Water Mist for Fire Protection of Heritage - This is an excellent technical paper which provides a vast amount of information on water mist systems. Water mist application is the most subtle way of water extinguishing. It provides safe and practical environment for rescue work, it protects visitors and staff, it incur minimal secondary damage in valid or unintentional activations and substantially remove harmful particles from smoke. Apart from the above and general extinguishing capabilities of water, mist applications add several advantages over standard sprinkler systems, which often justifies a moderate extra cost. Mist systems discharge less water and use small-diameter pipes. Water supply may not run empty, as does limited gas supplies or other extinguishing media. Water mist may be turned off and on again. Water mist can be used where water was not previously considered practical. Water mist is used in hand held extinguishers, fire hose nozzles, small standalone units, object protection systems, room filling systems, hand held impact guns and large water mist impact monitors. Applications include museum vaults, heritage buildings, hotels, churches and art galleries - from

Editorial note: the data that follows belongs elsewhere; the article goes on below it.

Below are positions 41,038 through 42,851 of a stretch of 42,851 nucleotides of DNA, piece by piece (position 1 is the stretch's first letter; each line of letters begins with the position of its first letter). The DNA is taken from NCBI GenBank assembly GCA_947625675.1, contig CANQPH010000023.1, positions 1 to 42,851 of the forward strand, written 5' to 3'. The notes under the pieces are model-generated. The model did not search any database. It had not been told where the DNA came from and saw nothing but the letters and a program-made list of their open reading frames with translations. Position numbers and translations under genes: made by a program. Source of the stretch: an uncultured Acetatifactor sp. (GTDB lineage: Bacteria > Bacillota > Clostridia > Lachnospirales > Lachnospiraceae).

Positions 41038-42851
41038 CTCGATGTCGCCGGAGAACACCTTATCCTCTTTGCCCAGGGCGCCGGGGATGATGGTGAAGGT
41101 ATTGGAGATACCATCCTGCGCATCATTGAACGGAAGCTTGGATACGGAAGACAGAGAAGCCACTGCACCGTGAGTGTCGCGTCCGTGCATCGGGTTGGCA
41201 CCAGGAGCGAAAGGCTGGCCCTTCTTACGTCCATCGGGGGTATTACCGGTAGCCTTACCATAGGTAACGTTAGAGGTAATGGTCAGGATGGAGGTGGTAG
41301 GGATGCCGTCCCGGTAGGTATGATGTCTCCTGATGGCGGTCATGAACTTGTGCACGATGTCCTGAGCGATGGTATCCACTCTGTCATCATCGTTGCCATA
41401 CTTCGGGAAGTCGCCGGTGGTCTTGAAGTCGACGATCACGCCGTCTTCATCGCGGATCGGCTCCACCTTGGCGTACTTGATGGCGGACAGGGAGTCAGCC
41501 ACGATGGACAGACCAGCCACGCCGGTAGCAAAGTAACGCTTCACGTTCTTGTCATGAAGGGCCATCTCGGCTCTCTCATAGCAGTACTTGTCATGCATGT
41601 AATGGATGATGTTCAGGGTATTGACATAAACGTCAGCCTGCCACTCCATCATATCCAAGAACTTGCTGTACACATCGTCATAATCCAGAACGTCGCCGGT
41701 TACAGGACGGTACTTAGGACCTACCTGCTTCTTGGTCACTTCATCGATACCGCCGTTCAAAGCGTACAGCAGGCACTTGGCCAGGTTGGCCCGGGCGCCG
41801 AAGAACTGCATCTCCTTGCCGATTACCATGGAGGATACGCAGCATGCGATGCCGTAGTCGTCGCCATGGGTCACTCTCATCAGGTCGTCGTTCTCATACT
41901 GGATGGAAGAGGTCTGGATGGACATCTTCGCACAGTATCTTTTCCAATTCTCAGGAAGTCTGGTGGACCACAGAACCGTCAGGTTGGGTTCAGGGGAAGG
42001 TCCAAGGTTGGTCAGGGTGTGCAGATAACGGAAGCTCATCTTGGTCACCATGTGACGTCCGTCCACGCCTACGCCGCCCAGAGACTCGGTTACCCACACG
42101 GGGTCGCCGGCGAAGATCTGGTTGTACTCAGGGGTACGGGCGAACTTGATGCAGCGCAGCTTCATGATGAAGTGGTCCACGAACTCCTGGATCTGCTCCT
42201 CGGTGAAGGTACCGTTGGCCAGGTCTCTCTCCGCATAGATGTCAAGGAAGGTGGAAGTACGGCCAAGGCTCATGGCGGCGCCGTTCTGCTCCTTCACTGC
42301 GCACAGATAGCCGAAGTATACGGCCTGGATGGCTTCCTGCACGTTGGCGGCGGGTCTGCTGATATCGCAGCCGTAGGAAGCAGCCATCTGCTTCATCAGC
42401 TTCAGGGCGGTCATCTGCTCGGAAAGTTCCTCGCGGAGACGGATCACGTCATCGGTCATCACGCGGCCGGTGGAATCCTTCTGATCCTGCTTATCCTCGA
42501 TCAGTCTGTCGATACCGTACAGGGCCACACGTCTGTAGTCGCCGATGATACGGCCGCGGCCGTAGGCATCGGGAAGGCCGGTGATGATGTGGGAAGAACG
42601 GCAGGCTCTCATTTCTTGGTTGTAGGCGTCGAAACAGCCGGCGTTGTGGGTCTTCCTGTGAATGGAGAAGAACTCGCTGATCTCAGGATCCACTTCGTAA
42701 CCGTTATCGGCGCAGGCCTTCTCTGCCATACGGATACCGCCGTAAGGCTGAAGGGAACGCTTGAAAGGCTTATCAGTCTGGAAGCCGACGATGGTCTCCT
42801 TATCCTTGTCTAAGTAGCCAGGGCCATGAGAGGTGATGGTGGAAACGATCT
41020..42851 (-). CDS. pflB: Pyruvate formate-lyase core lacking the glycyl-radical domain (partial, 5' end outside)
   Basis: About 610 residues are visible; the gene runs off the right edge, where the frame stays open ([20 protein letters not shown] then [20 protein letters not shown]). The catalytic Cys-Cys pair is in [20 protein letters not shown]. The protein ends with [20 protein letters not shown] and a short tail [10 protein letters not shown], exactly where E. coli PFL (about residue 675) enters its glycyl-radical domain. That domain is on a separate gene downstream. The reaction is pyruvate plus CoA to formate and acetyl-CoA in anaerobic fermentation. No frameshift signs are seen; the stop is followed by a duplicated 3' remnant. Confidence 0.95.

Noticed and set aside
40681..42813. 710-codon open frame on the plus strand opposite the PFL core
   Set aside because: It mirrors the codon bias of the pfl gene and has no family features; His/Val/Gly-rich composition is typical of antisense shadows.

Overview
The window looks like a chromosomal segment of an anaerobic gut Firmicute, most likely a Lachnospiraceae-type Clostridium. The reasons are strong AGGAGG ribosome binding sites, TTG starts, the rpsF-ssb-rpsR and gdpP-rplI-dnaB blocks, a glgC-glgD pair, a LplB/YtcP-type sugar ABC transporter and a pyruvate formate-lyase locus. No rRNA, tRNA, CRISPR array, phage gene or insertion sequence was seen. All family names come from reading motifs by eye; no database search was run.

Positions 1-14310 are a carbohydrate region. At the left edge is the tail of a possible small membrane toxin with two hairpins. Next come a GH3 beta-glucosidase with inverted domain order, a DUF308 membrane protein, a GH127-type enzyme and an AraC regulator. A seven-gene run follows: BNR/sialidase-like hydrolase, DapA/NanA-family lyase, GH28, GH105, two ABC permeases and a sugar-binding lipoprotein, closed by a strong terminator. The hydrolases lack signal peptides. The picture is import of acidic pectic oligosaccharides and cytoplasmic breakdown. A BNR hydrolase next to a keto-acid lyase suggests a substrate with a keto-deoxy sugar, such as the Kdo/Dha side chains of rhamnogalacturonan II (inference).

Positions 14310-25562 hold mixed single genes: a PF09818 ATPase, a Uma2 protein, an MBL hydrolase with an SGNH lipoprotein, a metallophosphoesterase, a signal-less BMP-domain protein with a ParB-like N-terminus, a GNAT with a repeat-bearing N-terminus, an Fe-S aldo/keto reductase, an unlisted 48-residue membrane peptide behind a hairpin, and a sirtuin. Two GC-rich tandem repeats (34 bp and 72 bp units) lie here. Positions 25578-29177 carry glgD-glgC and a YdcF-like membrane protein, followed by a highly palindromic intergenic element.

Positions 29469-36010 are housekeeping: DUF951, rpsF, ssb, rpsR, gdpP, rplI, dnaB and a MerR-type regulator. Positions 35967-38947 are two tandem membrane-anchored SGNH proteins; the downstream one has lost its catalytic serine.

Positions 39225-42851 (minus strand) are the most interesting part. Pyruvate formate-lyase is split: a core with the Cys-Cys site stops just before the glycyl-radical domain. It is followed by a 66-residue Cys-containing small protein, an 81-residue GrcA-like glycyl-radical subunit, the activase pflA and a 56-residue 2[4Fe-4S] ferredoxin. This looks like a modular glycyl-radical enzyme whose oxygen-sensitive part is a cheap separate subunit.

Inergen Fire Suppressent Systems

The name INERGEN is derived from a combination of INERTgas and nitrogen.

The composition of the gas "Inergen" (IG-541 or 52.40.08) is Nitrogen (52+/-4%), Argon (40+/-4%) and Carbon Dioxide (8+/1%) of which the concentration used is 35-50%.

The atmosphere consists of 21% Oxygen, 78% Nitrogen, 0.02% Carbon Dioxide and a variety of other gases.

When INERGEN is introduced into the atmosphere the resulting compositions are as follows:

  • 66.5 to 70% Nitrogen
  • 11.5 to 16.4% Oxygen
  • 3.1 to 4.3% Carbon Dioxide

This resulting composition can extinguish fires caused by a wide range of flammable liquids, gases and solids. It achieves its effect by reducing the oxygen level.